‘Informal learning’ can be described as the learning process that takes place outside the educational institution. It is spontaneous, self-directed, not curriculum-based or qualification oriented and is accidental in nature.1 For example, clicking through on a Facebook link out of curiosity and learning about something as a result. Another term currently used to describe other learning experiences is ‘non-formal’ and it includes learning that is embedded in planned activities not explicitly designated as learning but that contain a learning element. It is intentional from the learner’s perspective but does not lead to certification.2 An example would be deliberately learning a new skill for work or fun.
Increased access to mobile devices, information sharing, and digitally-based information gathering are foundational components that facilitate a shift in emphasis from formal to informal and non-formal learning.3 There is a perceived, and often intentional, disconnect between the highly directed learning that happens at an educational institution and that which happens outside class time and at our own direction as part of our lifelong learning experience. Furthermore, research studies estimate that around 80% of our job-related adult learning experiences take place outside of the formal setting.4 Bridging the gap by recognizing the importance of alternative learning may help to ensure that students see the relevance of their university experience and help make connections in their own lives and careers to carry forth an enduring understanding and lasting engagement with the topic.
“A growing appreciation for the porous boundaries between the classroom and life experience, along with the power of social learning, authentic audiences, and integrative contexts, has created not only promising changes in learning but also disruptive moments in teaching.’ 5,6
Although we can’t really manage these alternate learning experiences, we can encourage a stronger relationship for better meaning making along the way.
- Ask students to notice and reflect on connections between topics and incidental things they learn elsewhere.
- Regularly integrate current place-based events and ideas into open discussions and class activities.
- Encourage the use of mobile devices in class occasionally.
- Try using games in class. Learning through game-play requires sustained attention, is social, and motivational. Often knowledge learned outside class time is necessary to be successful.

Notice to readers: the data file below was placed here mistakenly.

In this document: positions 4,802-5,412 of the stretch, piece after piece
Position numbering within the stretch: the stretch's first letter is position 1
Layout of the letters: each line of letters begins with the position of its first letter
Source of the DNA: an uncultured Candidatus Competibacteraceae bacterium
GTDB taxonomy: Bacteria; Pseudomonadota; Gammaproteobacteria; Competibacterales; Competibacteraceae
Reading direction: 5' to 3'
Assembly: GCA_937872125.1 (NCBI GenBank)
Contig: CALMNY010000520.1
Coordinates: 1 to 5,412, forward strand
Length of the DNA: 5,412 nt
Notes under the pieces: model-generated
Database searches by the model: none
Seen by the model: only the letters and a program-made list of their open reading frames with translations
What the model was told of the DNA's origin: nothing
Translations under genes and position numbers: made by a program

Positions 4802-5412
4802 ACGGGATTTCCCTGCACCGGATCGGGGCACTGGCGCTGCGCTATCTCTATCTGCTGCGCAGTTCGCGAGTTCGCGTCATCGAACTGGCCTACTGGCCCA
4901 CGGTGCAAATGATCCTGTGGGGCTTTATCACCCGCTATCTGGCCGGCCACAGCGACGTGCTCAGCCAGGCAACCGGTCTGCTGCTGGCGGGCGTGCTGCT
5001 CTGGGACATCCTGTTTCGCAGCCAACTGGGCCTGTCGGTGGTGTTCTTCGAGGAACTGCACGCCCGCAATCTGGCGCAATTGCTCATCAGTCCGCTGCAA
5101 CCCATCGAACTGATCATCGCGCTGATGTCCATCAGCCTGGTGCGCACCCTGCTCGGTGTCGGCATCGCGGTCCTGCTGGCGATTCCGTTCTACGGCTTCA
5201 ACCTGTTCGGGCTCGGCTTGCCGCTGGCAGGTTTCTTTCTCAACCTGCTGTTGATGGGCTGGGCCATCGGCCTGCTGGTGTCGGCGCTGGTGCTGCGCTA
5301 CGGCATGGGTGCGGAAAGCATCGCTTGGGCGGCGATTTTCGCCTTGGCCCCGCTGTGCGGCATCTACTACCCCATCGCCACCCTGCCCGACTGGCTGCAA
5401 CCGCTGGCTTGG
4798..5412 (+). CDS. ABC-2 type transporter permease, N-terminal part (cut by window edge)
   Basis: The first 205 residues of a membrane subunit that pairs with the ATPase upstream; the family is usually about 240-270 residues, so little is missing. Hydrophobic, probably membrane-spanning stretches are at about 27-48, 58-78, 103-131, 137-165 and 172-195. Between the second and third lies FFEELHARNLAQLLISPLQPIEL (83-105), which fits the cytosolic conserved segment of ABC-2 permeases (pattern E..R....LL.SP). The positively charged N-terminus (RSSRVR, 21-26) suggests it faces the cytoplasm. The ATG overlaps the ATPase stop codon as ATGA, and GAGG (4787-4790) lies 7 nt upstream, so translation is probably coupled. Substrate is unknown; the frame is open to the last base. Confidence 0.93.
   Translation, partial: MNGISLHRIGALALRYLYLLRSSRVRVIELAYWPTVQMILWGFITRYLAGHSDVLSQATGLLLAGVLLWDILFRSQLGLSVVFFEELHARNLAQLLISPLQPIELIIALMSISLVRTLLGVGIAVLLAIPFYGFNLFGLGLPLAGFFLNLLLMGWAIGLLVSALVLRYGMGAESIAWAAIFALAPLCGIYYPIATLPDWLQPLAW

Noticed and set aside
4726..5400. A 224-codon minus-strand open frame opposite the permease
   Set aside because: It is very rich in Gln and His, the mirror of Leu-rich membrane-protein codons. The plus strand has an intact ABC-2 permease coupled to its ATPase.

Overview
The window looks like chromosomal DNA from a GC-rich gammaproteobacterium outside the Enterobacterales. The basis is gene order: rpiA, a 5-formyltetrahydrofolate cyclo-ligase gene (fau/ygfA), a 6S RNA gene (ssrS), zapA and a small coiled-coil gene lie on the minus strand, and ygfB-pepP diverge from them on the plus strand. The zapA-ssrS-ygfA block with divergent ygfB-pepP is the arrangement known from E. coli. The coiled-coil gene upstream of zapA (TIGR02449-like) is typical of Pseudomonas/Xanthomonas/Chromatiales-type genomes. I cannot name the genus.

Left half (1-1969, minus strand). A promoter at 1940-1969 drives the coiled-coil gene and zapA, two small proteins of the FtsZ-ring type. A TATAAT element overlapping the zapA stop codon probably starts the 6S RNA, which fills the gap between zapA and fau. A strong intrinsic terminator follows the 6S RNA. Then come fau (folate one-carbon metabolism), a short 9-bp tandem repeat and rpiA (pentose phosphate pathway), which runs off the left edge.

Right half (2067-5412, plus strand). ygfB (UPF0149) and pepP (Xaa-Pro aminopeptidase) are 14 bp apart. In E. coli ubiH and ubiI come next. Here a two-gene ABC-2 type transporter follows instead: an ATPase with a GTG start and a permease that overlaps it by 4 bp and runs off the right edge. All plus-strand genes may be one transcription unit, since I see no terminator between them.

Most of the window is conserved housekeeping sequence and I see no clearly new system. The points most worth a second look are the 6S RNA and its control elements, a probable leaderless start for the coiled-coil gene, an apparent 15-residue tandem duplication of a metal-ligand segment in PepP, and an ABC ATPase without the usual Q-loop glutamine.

- Encourage students to blog and develop a portfolio during their degree program. Forward-thinking companies, such as SpaceX, are looking for demonstration of discipline-related extra-curricular involvement in addition to academic and workplace achievement in their job applicants.
- Incorporate service learning into your curriculum
Through making an effort to recognize the importance of informal and non-formal learning experiences, we can perhaps offer a more integrated educational experience and one that connects integrally with the student’s greater ecosystem of learning.
1 Eshach, H. (2007).Eshach, H. (2007). Bridging in-school and out-of-school learning: Formal, non-formal, and informal education. Journal of science education and technology, 16 (2), 171-190.
2 Hart, J. (2011). You can’t manage informal learning — only the use of informal media. Learning in the Modern Workplace.
3.Mills, L.A., Knezek, G. & Khaddage, F. (2014). Information Seeking, Information Sharing, and going mobile: Three bridges to informal learning. Computers in Human Behavior, 32, 324-334.
4 Cross, J. (2010). Where did the 80% come from? Informal Learning Blog. 2010. 9 Jun. 2015.
5 Bass, R. (2012). Disrupting ourselves: The problem of learning in higher education. Educause Review, 47 (2), 23-33.
6 New Media Consortium, & EDUCAUSE Learning Initiative. (2015). The NMC Horizon Report: 2015 Higher Education Edition. Austin, TX: The New Media Consortium.